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28 Sep 2007 10:39
Even among the big men of Tongan rugby, Finau Maka stands out. It’s not just that he’s 1,9m tall or weighs in at a touch less than 114kg—there are bigger men in the breakfast room at the team’s hotel just outside Montpellier.
Perhaps it’s the elaborate coiffure; that lollipop of hair that marks him out in the mayhem of a rugby field.
The Tongans are collectively confident after their achievements in the World Cup so far and Maka, the most laid back of a laid-back nation, is beside himself.
The wins over the United States and Samoa guaranteed Tonga a place in the 2011 tournament in New Zealand, and running South Africa so close confirmed the emergence of a new rugby power. Now Maka believes the time is “right” to take on England and perhaps, just perhaps, pull off the biggest shock of France 2007 so far.
The thought of the world champions going out to a side who could not beat Japan, let alone Samoa, three months ago makes him giggle in anticipation of Friday night’s game in Paris. “We have nothing to lose. The pressure is on England.”
Maka also feels he has something to prove. At the age of 30 this will be only his third cap.
Born on an impoverished island, he first trailed his coat in New Zealand. “I could maybe have played for Tonga when I was 19,” he said, but instead he and his big brother, Isitolo—more than 20 stone and two years older—wanted to become All Blacks.
“He played four or five times. England in 1998, when he scored, was his first Test,” said Finau. “Me and him played for the New Zealand Academy against England on that same tour. They took Isitolo from that academy side into the Test team the following week.”
From New Zealand the brothers moved to France, signing for Toulouse. Isitolo has since moved to Japan—although he fancies another go at knocking lumps off players in Europe. But five years and two Heineken Cups on, Finau had hoped France might fancy his physical back-row skills for this World Cup. “Being in France I was available for France, but they didn’t like me.”
After toying with a move to England, Maka says he has recently signed a two-year extension with Toulouse—“the weather and the supporters are just too good”—but thought he was going to sit out the World Cup until Tonga’s new head coach, Quddus Fielea, phoned.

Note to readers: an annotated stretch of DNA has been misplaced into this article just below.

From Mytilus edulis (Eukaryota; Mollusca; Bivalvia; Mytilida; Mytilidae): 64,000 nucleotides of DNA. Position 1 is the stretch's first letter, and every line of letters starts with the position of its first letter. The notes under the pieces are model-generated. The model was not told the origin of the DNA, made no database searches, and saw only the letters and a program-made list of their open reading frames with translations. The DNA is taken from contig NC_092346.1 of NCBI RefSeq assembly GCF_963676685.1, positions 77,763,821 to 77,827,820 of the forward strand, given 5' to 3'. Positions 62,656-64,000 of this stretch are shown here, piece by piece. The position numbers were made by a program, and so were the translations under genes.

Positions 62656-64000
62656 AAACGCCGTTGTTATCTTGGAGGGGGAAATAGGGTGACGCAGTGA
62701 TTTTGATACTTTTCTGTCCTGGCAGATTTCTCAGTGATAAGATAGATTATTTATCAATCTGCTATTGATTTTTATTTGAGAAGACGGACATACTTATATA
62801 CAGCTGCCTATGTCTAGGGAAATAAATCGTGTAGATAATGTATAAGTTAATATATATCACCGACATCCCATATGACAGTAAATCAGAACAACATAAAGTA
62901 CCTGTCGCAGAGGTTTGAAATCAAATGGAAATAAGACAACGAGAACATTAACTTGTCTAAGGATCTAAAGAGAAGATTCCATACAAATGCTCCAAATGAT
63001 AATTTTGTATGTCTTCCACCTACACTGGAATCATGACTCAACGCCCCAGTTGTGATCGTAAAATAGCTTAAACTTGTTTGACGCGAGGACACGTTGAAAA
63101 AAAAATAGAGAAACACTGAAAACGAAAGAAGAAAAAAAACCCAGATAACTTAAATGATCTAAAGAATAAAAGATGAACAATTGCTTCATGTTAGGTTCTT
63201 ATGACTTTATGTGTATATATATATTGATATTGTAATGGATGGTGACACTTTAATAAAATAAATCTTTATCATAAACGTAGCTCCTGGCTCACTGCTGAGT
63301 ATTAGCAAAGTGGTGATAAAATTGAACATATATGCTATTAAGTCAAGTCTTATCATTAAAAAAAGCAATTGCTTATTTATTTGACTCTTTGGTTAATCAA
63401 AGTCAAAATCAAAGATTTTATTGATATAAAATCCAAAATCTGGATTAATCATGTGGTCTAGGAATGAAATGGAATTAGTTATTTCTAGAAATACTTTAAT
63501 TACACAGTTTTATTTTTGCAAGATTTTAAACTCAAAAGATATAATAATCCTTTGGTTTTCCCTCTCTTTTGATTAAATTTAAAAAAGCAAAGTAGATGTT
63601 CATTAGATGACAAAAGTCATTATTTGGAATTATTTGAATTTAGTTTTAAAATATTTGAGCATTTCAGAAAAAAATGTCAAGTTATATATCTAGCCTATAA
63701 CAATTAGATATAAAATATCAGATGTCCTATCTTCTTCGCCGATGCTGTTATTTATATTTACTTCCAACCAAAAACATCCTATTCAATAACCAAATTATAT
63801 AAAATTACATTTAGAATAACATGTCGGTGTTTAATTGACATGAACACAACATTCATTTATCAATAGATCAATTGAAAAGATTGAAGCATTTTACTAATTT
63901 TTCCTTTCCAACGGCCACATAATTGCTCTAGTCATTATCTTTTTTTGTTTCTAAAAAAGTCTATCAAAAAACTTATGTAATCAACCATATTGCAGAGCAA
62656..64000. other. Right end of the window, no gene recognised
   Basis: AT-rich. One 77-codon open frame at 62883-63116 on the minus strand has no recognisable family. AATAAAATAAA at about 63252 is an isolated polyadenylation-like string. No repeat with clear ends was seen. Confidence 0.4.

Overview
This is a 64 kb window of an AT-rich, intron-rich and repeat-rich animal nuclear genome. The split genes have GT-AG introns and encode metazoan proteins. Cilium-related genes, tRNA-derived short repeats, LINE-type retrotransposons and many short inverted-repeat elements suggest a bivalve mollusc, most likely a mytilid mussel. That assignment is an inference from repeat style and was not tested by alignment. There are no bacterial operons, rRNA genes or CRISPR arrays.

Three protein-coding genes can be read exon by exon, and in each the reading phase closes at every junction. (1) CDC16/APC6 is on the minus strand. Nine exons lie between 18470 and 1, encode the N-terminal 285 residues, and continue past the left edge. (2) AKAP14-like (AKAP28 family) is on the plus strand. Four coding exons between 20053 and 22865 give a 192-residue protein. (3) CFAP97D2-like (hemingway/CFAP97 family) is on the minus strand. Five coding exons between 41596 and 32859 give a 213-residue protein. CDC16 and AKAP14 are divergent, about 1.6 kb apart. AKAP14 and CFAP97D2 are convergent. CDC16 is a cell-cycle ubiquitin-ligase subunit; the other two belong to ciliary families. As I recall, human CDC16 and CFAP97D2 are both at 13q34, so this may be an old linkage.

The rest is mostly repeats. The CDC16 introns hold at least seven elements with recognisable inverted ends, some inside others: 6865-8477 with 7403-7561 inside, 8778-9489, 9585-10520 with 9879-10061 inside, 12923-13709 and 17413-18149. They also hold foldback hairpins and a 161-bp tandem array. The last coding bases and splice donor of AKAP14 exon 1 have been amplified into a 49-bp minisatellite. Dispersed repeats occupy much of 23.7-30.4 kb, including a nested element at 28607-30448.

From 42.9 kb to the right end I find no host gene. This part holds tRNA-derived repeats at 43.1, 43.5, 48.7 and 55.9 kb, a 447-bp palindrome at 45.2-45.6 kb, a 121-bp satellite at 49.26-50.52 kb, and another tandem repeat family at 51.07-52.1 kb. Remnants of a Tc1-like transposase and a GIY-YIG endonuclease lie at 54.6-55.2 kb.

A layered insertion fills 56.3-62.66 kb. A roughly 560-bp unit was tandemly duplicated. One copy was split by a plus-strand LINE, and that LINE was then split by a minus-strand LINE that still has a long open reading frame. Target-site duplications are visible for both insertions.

After those June defeats to Japan and Samoa in the Pacific Cup, the Australian coach, Adam Leach, had resigned in frustration over the political infighting in Tongan rugby that makes Twickenham vs The Clubs seem like a bed of roses. The administrators—and there are two sets, who have separate responsibilities, never seeing eye to eye on anything—took a chance on Fielea, a local talent, rather than shop around in the international market.
Fielea has no professional experience but obviously has a persuasive tongue and has managed to pull together most of the Tongans who play in Europe. “For the World Cup, I didn’t think I’d be here but I had a point to prove,” said Maka. “I said yes when Quddus phoned and when I saw the squad I knew it was the best one ever to have left Tonga.”
Only four of the side that lost to Samoa 50-3 in June were selected and the squad has a core who have the discipline that comes from playing in Europe and England. Fielea’s squad, which includes Epeli Taione, once of Sale and Newcastle, Taufa’ao Filise of Cardiff Blues, Aisea Havili and Aleki Lutui of Worcester and Soane Tonga’uiha of Northampton, do not play like the Tonga that won only two of their 13 World Cup outings before 2007.
“We’re doing well because there’s a lot of experience in the team and we don’t give away penalties,” said Maka. “If you want to play good rugby and perform, you have to have discipline.
“I said as soon as I came into the team that we were big men, we can offload, give passes during contact like Toulouse. But like Toulouse we must have discipline.”
The formula has worked wonderfully. Tonga are the surprise package of the World Cup, have eyes on a quarterfinal place and Maka is tickled pink.
“Back home all the students on their way to school and people on their way to work are wearing red. It’s fantastic. Samoa was the game for us. Every game between us is important and to beat them in the World Cup after all those years that Tonga have lost to Samoa ...
“In Lens [against South Africa] we went there to win, of course. You have to believe and be confident, otherwise you just give up. We went in there fully focused on winning. We were confident we could win. Afterwards I saw the game [on television] and the faces of their coaches looked as though they were in shock.”
Maka says that when his playing career is over he will probably return to Tonga—“I’m so far from my home and my family”—but he will feel at home at the Parc des Princes in Paris on Friday.
“With each of those games we lifted ourselves. Each time we played better and gained confidence to perform on the big stage and that’s really important. Yes, it’s a good time to play England. It can’t get any bigger. It can’t get any better. And with 60-million French behind us, we can’t go wrong.”—Â
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